The Shivas bring the sound of the beach to The Cake Shop tonight – they’re also at Palisades tomorrow night. 

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Bryan Ferry On His New Album; 'On The Town' Back On Broadway; Wordless Music Orchestra Plays 'Tubular Bells'

Wednesday, October 15, 2014

In this episode: English singer-songwriter Bryan Ferry rose to prominence in the 1970's as the leader of the art rock band Roxy Music. The impossibly dashing gentleman talks about his upcoming album, Avonmore.

Then: In honor of the latest Broadway revival of Leonard Bernstein’s On The Town, Soundcheck talks to an early cast member of the original show, as well as Carol Oja -- a historian who has written a book about Bernstein, Jerome Robbins and the rest of the young creative team behind this groundbreaking musical.

And: Members of the Wordless Music Orchestra unveil some of its new arrangement of Tubular Bells, the jovial Mike Oldfield classic that was used to such creepy effect in the movie The Exorcist.

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Who Isn't Featured on Bryan Ferry's New Album?

Wednesday, October 15, 2014

Fans of Bryan Ferry most likely first heard his unmistakable voice on the records he made with the adventurous and experimental yet highly romantic group, Roxy Music. Or, perhaps their first encounter with the experimental English pop musician was with his solo material, covering the music of other artists and writing his own original hits.

Now, four years after his last solo record, Ferry is taking an original turn on his latest album, Avonmore. The record follows up Ferry's 2012 album, The Jazz Age, on which he reinterpreted many of his his past classics as jazz songs. Avonmore features eight new compositions and just two covers -- a very unusual reinterpretation of the Stephen Sondheim standard “Send In The Clowns" and a collaboration with Norwegian DJ Todd Terje, on the late Robert Palmer's "Johnny and Mary." In addition, Ferry showcases an all-star cast of collaborators, including Ronnie Spector, guitarist Nile Rodgers, bassist FleaJohnny Marr of The Smiths, Dire Straits leader Mark Knopfler and saxophonist Maceo Parker.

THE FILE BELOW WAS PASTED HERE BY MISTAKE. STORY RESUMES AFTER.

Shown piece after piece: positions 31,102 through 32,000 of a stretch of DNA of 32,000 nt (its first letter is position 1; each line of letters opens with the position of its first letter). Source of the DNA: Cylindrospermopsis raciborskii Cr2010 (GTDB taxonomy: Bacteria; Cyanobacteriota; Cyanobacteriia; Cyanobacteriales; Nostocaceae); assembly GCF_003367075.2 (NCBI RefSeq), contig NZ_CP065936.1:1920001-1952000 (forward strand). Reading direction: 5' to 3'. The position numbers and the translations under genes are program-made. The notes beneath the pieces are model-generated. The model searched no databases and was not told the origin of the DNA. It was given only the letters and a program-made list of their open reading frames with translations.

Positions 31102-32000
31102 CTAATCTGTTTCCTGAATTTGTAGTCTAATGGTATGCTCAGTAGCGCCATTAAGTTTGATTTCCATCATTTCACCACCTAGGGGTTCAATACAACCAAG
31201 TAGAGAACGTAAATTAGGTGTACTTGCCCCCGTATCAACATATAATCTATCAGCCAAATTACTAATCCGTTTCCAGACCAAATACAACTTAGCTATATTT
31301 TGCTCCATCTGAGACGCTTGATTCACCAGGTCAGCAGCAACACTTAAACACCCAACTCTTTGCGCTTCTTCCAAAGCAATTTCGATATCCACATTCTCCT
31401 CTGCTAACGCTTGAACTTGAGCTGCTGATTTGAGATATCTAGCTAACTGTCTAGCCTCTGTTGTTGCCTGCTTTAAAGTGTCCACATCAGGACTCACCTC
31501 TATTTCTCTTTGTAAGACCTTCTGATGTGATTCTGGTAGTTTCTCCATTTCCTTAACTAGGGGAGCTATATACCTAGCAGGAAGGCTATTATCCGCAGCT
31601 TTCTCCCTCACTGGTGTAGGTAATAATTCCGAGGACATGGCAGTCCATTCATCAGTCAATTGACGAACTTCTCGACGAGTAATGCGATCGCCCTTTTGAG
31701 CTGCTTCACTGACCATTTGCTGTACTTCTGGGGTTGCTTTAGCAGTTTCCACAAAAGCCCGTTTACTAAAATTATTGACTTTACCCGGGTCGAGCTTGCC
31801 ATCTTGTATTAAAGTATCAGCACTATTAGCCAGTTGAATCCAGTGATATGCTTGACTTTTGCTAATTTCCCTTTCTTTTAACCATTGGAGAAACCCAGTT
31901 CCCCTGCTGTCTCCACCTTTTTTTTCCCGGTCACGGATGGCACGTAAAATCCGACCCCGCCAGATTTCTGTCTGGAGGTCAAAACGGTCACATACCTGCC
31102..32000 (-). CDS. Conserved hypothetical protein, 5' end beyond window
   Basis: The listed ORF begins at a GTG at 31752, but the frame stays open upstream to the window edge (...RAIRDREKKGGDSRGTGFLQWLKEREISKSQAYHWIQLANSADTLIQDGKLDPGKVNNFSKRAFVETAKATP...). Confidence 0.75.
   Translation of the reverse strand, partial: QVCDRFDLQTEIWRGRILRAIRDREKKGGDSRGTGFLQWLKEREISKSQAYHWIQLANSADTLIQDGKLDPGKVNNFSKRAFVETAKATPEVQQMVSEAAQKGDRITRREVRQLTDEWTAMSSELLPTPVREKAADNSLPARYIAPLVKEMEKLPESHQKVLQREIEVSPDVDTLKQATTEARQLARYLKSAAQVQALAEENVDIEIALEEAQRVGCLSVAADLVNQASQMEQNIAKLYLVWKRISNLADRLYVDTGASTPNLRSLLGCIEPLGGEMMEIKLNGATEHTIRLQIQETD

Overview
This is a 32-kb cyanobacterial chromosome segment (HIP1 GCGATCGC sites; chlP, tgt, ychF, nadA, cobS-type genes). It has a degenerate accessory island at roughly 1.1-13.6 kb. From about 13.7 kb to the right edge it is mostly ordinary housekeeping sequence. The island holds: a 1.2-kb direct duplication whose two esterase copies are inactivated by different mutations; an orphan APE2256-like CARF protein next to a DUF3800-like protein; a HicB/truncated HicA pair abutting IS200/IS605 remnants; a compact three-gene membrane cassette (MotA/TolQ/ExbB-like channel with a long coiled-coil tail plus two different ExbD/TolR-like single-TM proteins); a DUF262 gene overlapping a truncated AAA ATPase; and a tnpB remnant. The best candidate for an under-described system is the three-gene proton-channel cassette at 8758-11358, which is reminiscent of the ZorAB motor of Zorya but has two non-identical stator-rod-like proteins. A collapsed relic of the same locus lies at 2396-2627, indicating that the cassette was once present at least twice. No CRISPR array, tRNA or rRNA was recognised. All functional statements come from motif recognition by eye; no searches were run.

In a conversation with Soundcheck host John Schaefer, Ferry talks about his upcoming album (out Nov. 17), his collaborators on that album and the prospect of reuniting with Roxy Music.

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Sari Botton 'Never Can Say Goodbye' To New York

Tuesday, October 14, 2014

Sari Botton's latest book is Never Can Say Goodbye: Writers On Their Unshakable Love For New York.